The propagation of radiation in complex material geometries is governed by an integro-differential equation known as the transport equation. Although several analytical solutions are known, these apply for simple radiation sources, for a limited number of interaction mechanisms (often just one or two), and for extremely simplified geometries (typically infinite media). Instead, the Monte Carlo (MC) method provides an efficient approach to solve the transport equation for nearly arbitrary radiation sources and complex material geometries. The MC method consists in numerically simulating an ensemble of particle trajectories emanating from the radiation source and undergoing prescribed interaction mechanisms, each governed by its interaction cross section (indicating the likelihood of each process) and by a differential cross section (describing how various possible final states are populated as a result of each interaction). The generation of secondary particles from inelastic interactions is naturally included, thus making the MC method a natural framework to simulate coupled hadronic and electromagnetic radiation showers. A statistical analysis of the simulated ensemble of particle trajectories allows for an estimate of a broad range of radiometric observables, e.g. energy deposition, particle production spectra, radioactive inventories, etc. In this talk, the fundamental ideas underlying the MC method for radiation transport problems shall be discussed, paying particular attention to highlight not only its virtues but also its assumptions and limitations.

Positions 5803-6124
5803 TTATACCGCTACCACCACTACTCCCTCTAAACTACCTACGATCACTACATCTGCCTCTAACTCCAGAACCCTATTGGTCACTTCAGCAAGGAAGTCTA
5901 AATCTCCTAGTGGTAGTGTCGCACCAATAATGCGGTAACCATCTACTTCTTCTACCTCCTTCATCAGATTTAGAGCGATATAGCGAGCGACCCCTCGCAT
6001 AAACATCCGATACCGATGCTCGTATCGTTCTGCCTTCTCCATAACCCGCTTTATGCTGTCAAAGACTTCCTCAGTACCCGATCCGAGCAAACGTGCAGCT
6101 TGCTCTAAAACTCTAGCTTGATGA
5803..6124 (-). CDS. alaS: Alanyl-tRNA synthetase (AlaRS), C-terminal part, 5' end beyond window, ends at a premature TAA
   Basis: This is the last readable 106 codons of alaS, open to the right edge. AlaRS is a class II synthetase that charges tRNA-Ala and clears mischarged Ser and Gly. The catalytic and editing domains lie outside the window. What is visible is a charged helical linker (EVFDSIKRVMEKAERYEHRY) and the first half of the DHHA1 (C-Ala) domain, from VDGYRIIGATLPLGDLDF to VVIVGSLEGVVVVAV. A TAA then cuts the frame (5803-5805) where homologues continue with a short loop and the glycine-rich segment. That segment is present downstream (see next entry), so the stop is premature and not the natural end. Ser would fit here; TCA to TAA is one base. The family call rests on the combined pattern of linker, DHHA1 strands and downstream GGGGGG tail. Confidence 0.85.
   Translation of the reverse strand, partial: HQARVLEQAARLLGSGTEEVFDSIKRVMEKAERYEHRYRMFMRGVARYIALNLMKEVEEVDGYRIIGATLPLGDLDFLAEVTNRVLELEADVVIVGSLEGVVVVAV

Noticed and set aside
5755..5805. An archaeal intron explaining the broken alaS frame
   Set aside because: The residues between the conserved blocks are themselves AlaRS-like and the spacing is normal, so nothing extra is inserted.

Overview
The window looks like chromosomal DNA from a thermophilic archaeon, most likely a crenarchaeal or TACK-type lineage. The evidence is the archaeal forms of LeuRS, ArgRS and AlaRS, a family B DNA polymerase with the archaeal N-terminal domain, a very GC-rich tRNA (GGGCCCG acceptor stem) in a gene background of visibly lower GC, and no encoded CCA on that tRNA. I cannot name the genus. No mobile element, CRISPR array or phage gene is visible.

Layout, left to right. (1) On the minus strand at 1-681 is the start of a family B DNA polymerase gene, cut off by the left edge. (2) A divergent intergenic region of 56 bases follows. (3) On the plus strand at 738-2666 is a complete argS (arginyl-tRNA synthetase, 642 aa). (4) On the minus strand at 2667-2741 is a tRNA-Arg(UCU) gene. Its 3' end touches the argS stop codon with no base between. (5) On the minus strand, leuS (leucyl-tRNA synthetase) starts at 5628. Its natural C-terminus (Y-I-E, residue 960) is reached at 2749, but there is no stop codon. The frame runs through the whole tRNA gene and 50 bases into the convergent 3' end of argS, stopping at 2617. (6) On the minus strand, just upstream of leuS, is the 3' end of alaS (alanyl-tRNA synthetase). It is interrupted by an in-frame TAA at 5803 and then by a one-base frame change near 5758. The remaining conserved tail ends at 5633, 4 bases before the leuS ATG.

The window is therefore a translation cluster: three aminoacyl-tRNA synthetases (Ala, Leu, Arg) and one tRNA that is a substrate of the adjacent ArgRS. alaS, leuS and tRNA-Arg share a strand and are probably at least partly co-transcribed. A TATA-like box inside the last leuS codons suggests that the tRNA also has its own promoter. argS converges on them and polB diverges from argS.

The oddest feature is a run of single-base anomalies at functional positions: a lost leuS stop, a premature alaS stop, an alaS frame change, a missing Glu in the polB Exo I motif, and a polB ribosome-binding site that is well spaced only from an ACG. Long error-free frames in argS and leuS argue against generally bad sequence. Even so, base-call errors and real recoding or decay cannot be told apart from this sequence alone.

Short Bio Francesc Salvat Pujol
Francesc Salvat Pujol holds a PhD from the Technische Universität Wien on the measurement, transport theory, and Monte Carlo simulation of on secondary electron emission from solids under low-energy electron bombardment (2012). After a postdoc on solid-state theory and an escapade in metallurgic industry, Francesc went on to do a postdoc at the National Institute of Standards and Technology (NIST) on Monte Carlo simulations for nanoscale metrology with electron beams. In late 2016, Francesc joined CERN as a staff physicist to work on the development of radiation-matter interaction mechanisms for FLUKA, a general-purpose code for the Monte Carlo simulation of particle transport, addressing among other the hadronic interaction of deuterons.
Massimo Giovannozzi / Participants: 200